Hispanic residents in the New York metropolitan region have mounted aggressive campaigns to kill legislative proposals to declare English the official language in the three states.

The campaign has met its goal in Connecticut, a state where polls show that most residents favor making English the official language, but where lobbying by Hispanic groups was one reason such a bill failed to be approved in committee.

In New York, however, legislation is still pending. And in New Jersey, where the number of Hispanic people who vote and who hold office has been growing since the late 1970’s, many local and state officials call a similar bill ”extremely controversial,” according to Senator Richard A. Zimmer, Republican of Flemington.

The legislation pending in New Jersey says only that English should be the state’s official language. ”Spanish has just grown too prominent in New Jersey,” said Assemblyman Peter J. Genova, a Republican from Union County who is a sponsor of the bill. ”We’ve got to encourage people to respect English as the language of this country. In situations when they can use English or Spanish, we’d like them to use English.”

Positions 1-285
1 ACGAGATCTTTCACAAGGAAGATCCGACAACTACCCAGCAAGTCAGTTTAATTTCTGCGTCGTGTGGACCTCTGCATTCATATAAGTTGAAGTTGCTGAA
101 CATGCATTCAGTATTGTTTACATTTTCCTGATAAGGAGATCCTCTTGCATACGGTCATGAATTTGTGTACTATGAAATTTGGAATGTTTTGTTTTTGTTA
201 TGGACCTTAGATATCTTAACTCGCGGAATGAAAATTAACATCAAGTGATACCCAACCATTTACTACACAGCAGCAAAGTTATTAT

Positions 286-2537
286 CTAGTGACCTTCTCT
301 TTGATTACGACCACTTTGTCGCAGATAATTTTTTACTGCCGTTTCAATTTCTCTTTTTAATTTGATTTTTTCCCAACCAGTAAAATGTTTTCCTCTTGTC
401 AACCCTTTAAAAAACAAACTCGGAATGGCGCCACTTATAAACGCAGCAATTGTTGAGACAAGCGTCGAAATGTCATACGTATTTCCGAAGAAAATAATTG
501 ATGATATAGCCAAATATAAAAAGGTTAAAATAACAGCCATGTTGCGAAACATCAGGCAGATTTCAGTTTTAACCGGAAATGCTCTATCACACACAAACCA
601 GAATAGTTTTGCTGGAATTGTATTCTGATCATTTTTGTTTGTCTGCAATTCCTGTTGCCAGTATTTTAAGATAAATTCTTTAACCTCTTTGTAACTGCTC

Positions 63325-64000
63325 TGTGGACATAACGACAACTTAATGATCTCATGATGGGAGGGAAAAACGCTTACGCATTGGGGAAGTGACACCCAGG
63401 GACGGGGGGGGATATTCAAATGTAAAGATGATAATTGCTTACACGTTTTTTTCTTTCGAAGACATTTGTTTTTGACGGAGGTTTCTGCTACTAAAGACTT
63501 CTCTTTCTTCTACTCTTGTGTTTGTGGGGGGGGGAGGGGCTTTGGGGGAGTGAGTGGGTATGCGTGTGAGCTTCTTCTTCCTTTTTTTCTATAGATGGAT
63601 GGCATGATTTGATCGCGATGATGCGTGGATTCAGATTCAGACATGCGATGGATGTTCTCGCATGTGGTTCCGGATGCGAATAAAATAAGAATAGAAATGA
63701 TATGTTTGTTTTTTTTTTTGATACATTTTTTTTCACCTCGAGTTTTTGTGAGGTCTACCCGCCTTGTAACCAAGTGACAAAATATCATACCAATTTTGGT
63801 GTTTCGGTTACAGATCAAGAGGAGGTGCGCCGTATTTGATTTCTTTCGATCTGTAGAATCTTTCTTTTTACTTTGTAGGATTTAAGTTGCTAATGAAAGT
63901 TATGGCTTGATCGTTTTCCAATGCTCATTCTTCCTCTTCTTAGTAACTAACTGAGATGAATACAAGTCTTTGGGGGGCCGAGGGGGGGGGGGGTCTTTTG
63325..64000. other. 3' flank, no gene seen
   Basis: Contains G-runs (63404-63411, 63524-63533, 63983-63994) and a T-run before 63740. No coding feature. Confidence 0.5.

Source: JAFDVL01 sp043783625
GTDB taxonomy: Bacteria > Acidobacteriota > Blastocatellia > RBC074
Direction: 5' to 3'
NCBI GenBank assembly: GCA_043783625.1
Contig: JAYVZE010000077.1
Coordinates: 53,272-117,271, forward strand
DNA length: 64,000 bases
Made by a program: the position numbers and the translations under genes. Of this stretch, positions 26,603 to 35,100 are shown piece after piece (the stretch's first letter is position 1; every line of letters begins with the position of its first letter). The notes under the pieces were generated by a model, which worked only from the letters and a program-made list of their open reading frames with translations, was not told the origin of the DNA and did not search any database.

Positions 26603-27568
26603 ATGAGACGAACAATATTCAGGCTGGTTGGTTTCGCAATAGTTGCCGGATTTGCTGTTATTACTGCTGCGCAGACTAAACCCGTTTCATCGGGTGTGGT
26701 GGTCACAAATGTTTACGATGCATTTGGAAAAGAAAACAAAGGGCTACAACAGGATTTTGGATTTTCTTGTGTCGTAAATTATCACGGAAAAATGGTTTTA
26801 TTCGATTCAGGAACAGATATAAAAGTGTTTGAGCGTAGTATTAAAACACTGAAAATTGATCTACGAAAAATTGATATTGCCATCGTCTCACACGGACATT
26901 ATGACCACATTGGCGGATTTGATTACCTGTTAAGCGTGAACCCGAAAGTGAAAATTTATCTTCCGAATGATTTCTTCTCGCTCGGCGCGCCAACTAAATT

Hispanic Residents’ Fear

Many Hispanic people express doubt, however, that encouraging wider use of English in largely Hispanic areas is a primary reasons for these bills.

”The driving force here is not a desire to help natively Spanish-speaking people become fluent in English,” said Israel Romero, president of the Cuban Cultural-Civic Center, ”but a desire to suppress our language and culture.”

”Fluency in English is necessary to advance socially, economically and politically here, and Hispanics acknowledge that,” said Adolfina W. Denend, a writer who has taught bilingual education. ”But why, if they really want to encourage fluency, don’t they focus their energy on developing programs that teach English to native Spanish-speakers?”

Emotions on both sides have built steadily in the New York area after a similar proposal in California was enacted with surprising ease in a referendum last November.